Community based studies have suggested that self injury in people with learning disabilities occurs in approximately 3% of adults living in community settings, show self-injury, often as a chronic condition for those with severe self injury.
For some individuals, protective devices have been used, including padding, helmets, gloves and arm splints.
In this case study, the participant was a 28-year-old woman with autism, bipolar disorder, static cerebral encephalopathy, moderate learning disabilities, hypotonia and musculoskeletal deformities. The woman had a history of biting herself mechanical restraints were applied when she bit, tried to bite herself or asked for them.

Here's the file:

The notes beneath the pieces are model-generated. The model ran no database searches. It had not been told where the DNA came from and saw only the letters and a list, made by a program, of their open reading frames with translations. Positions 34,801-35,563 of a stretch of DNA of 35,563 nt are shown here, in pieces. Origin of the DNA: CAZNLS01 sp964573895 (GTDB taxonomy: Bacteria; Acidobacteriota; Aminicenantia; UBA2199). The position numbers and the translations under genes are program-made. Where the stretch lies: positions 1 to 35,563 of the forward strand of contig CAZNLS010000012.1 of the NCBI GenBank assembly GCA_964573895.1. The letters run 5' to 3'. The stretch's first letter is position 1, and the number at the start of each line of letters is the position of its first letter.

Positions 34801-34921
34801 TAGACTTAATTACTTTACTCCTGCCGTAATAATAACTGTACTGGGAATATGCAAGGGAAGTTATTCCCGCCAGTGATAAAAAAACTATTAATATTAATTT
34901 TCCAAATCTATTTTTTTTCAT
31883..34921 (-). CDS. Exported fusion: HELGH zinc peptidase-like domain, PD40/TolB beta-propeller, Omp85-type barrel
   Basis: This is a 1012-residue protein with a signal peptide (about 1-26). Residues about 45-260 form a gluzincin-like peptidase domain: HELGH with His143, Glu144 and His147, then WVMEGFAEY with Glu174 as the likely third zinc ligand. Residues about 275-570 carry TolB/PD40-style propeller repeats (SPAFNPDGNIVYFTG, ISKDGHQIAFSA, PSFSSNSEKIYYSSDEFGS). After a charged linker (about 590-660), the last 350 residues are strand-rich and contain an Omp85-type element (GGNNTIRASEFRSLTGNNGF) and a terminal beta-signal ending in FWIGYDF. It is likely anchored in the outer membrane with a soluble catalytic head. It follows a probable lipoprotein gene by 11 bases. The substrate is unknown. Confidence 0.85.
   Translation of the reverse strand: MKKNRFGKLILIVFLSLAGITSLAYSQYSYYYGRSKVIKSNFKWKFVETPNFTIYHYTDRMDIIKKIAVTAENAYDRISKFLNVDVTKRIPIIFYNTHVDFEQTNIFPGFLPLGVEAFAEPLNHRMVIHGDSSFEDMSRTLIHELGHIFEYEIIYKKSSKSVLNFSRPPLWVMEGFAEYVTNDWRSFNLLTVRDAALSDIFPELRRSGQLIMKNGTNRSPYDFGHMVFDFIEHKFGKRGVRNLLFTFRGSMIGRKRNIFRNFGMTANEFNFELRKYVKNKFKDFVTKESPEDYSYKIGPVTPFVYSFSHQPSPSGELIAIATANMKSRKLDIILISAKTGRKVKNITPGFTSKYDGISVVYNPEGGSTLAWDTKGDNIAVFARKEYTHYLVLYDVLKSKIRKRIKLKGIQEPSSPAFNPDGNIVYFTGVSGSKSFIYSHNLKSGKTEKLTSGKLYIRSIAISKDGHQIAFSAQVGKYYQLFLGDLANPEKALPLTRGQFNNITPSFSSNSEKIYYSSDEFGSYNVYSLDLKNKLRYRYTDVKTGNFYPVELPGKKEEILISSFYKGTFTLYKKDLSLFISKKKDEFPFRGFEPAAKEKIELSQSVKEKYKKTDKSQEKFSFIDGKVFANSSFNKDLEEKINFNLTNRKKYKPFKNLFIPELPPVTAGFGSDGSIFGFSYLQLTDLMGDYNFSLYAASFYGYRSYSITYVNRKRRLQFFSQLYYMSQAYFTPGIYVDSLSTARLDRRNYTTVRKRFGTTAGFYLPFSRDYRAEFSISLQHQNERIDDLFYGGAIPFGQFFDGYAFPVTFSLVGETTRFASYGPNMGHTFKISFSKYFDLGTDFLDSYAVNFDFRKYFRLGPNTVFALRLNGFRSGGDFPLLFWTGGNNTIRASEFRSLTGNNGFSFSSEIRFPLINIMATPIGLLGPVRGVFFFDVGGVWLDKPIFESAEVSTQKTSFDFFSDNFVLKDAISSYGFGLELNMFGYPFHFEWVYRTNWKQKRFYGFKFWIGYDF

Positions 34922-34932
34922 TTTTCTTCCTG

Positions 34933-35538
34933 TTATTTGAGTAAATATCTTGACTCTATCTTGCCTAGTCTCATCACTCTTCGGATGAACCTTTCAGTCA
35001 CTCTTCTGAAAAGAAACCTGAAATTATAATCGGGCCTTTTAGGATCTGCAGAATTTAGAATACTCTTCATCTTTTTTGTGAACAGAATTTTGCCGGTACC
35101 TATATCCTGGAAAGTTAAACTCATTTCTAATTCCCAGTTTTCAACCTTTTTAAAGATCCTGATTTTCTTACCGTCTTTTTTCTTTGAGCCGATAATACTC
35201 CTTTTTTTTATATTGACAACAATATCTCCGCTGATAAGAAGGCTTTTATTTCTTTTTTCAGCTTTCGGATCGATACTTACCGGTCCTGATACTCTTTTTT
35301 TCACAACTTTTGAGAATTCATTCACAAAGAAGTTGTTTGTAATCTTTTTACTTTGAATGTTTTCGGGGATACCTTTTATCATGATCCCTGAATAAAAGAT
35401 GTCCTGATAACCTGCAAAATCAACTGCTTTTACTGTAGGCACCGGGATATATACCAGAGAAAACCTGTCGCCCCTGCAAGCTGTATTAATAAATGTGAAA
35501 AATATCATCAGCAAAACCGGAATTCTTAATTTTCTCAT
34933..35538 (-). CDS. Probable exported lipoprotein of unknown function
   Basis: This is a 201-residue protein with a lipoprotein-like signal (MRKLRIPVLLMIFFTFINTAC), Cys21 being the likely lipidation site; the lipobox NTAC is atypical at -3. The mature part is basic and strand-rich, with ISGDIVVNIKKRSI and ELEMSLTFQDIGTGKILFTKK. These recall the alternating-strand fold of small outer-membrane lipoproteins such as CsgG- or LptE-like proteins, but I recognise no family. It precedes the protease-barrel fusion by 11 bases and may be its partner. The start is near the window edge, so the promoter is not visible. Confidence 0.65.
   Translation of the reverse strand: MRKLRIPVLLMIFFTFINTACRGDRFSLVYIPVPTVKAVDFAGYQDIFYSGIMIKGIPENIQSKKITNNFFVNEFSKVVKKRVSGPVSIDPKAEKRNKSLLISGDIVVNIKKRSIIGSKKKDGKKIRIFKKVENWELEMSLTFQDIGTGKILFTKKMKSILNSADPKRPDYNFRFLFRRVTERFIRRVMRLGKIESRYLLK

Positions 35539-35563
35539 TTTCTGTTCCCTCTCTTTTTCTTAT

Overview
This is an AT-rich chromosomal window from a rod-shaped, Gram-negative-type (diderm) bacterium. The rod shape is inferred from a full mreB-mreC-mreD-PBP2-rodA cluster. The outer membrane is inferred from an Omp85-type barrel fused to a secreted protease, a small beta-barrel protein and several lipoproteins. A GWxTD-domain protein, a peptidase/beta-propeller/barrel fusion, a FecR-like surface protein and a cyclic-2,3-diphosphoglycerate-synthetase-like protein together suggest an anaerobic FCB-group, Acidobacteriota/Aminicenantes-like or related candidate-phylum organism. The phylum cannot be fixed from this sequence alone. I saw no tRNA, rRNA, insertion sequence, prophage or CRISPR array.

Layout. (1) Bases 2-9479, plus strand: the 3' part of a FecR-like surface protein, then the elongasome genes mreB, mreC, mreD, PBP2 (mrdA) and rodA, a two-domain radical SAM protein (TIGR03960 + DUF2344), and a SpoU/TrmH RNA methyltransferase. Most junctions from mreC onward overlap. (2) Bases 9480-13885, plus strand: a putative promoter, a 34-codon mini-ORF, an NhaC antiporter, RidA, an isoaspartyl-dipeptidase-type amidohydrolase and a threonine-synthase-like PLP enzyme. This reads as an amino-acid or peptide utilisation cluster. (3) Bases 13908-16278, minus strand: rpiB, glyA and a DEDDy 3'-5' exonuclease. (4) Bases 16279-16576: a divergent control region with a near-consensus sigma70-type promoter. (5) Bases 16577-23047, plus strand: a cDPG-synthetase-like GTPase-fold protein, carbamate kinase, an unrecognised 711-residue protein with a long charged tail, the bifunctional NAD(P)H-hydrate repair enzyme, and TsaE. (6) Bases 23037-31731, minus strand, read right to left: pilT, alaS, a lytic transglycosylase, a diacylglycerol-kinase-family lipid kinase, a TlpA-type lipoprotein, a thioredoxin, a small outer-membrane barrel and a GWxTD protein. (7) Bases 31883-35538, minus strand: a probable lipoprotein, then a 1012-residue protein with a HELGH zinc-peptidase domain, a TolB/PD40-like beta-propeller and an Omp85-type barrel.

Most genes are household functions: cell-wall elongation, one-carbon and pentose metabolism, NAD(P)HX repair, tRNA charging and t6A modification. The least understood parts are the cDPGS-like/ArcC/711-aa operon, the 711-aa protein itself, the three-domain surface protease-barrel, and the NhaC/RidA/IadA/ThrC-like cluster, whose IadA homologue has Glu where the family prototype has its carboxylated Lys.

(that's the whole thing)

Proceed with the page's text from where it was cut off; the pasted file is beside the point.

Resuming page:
The researchers were interested in whether an establishing operation. offering the choice of which staff supported her, would impact on the need for mechanical restraints.
They found that when the woman was allowed to choose staff members, the use of mechanical restraint decreased.
They conclude that this may demonstrate that offering the choice of which staff support someone may be an establishing operation, and that there are
advantages of using alternating treatment designs to assess the effectiveness of treatment conditions for someone who exhibits long-term cyclic behaviour.
Choosing Staff Members Reduces Time in Mechanical Restraint Due to Self-Injurious Behaviour and Requesting Restraint, Jensen, C. et al., in Journal of Applied Research in Intellectual Disabilities, 25: 282–287